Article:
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Pete and Trevor
Pete and Trevor in front of "Interpreting Nighthawks"
Trevor Burrowes had worked with me on the earlier Painting Project. One day he asked me if I could work with him on one of his newspaper projects using my painting system. We talked about it and agreed we could do some good work together. Over time we have melded our two processes together, his use of newspaper bringing out the graphic qualities of the print medium, and my use of grid and color. Often times an amazing confluence of images comes out of the two.

This was just the kind of thing I was looking for when I started the Painting Project. That mature artists would bring their own language to the system and their own take on it and go in a new direction.

All of these pieces use an abbreviated version of the system, using just four steps instead of the full sixteen. The reason being we wanted to bring out the qualities of the graphic and print medium of the newspaper. Also the newspaper would not hold the weight of much more paint than that.

- Pete Hubbard     

Over 30 years ago I became fascinated with using unorthodox materials to paint on. Ply-board wood paneling and cardboard were the early materials. Years later, I did a series of paintings on super-thin, crumply paper drop cloth. This affirmed my interest in the sculptural quality of the paper I work on. A little earlier, I had done a series of drawings on my old, used calendars, and in these the grid was predominant. It was only a matter of time before I would discover newspaper. Here, texture and grid come together, as does dramatic "under" imagery that creates a kind of palimpsest when painted over.

The graphic images of newspapers are an inspiration for new forms rendered over them. Straight lines that separate dark and light colors often unexpectedly turn a form that is rendered on top of it. This works very much as it does in certain kinds of cubist painting. As in cubism, the rectangles in the newspaper images work in a dual way to describe volume in the rendered image (often described in line) while also creating abstract geometries that go beyond the rendered image. Serendipity occurs with amazing regularity. I am constantly surprised at the fortuitous "accidents" that occur; newspaper images create proxy structures that take the place of modeling. Synthesis arises from the unification of many layers of content: catchy phrases in the newspaper images, and fortuitous imagery that make for a double take, multiple meanings. The newspaper work deals with the real world. We add value to a material which otherwise would be landfill. We salvage a great reservoir of meaning which inheres in the newspaper's graphic and written messages. We show that making art does not require expensive materials. We take something that's expendable and we make it expendable...but with value added. We exult in the expendability of things. We deal with reality.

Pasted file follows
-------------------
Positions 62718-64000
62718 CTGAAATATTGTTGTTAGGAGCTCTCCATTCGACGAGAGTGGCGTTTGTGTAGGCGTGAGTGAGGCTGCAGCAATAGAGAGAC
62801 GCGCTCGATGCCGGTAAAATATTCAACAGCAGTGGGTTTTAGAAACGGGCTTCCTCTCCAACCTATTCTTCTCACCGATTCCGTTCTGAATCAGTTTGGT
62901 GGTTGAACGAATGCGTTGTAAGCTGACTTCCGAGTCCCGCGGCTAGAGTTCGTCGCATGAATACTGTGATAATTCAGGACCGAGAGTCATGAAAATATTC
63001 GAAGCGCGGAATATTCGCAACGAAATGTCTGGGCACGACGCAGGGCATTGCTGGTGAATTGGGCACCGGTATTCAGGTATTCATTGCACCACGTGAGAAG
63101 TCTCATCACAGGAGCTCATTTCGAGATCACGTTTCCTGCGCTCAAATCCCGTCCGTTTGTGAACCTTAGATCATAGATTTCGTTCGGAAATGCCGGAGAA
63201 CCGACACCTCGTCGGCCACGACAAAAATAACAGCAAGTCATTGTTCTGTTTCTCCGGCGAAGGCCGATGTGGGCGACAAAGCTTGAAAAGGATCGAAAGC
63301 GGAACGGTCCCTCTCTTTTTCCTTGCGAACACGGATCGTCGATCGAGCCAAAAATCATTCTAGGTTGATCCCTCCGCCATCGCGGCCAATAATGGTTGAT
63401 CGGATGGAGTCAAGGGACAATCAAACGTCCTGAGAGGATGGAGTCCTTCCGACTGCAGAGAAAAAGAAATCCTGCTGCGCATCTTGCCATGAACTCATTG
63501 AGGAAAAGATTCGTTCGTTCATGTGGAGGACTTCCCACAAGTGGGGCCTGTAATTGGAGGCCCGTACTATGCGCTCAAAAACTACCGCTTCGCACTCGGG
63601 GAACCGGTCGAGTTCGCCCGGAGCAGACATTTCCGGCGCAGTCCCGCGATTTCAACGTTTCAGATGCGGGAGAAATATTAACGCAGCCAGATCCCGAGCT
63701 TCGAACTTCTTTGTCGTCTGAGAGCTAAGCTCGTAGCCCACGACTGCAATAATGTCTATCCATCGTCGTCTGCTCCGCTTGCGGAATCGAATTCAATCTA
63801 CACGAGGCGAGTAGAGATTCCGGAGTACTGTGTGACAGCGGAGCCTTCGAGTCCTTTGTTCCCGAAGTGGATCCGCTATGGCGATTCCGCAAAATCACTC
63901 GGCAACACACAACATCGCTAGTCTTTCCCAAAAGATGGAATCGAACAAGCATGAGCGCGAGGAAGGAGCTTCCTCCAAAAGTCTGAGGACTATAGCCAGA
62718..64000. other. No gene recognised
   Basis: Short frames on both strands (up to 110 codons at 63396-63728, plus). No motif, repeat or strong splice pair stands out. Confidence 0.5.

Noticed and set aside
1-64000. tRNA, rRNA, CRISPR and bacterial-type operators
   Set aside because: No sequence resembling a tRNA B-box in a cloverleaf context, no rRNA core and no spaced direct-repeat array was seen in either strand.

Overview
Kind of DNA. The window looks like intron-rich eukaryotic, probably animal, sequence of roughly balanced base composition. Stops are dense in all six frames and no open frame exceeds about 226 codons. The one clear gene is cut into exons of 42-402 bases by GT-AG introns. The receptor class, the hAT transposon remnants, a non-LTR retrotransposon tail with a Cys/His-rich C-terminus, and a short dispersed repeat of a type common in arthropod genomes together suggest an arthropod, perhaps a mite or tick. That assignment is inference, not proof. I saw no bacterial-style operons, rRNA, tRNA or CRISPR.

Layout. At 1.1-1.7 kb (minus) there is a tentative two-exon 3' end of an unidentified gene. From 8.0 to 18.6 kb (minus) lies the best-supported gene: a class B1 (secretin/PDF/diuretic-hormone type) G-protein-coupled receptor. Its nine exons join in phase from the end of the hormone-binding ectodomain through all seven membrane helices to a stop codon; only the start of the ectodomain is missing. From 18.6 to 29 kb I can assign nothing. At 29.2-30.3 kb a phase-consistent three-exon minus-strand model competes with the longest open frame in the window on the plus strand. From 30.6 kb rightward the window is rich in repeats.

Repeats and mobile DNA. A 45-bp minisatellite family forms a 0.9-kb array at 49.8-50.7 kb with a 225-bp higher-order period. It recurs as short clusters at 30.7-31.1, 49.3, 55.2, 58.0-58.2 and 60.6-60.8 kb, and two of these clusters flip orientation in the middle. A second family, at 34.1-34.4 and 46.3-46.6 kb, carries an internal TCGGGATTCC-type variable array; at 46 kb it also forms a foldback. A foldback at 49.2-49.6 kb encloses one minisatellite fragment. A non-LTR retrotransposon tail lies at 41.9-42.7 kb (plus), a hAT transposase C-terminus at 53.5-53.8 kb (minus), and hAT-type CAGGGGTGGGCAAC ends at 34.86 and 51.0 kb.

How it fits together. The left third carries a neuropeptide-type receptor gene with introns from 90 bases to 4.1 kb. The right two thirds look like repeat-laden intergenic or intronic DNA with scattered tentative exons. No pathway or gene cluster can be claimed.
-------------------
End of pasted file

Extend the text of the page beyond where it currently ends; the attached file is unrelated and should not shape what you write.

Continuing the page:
Our newspaper work is nonchalant. We walk on it and laugh when it rips. Patched with masking tape from behind, a foot-long rip is hardly noticeable. It just takes its place among a bevy of textures that the newspaper conveys. A brut aesthetic, gritty urban art is what we're after.

Newspaper offers ready-made formatting: standard-size sheets that fold uniformly; uniform column width that create an informal grid. Straight lines are easily rendered by running them along lines of type or border lines. Sags and crumples are part of the aesthetic, which makes newspaper a highly forgiving art medium. It is easily folded for transportation. It is modular and easy to expand to match a dimensional requirement. Newspaper is everywhere. No cost, lack of pressure, freedom to make mistakes...

- Trevor Burrowes     

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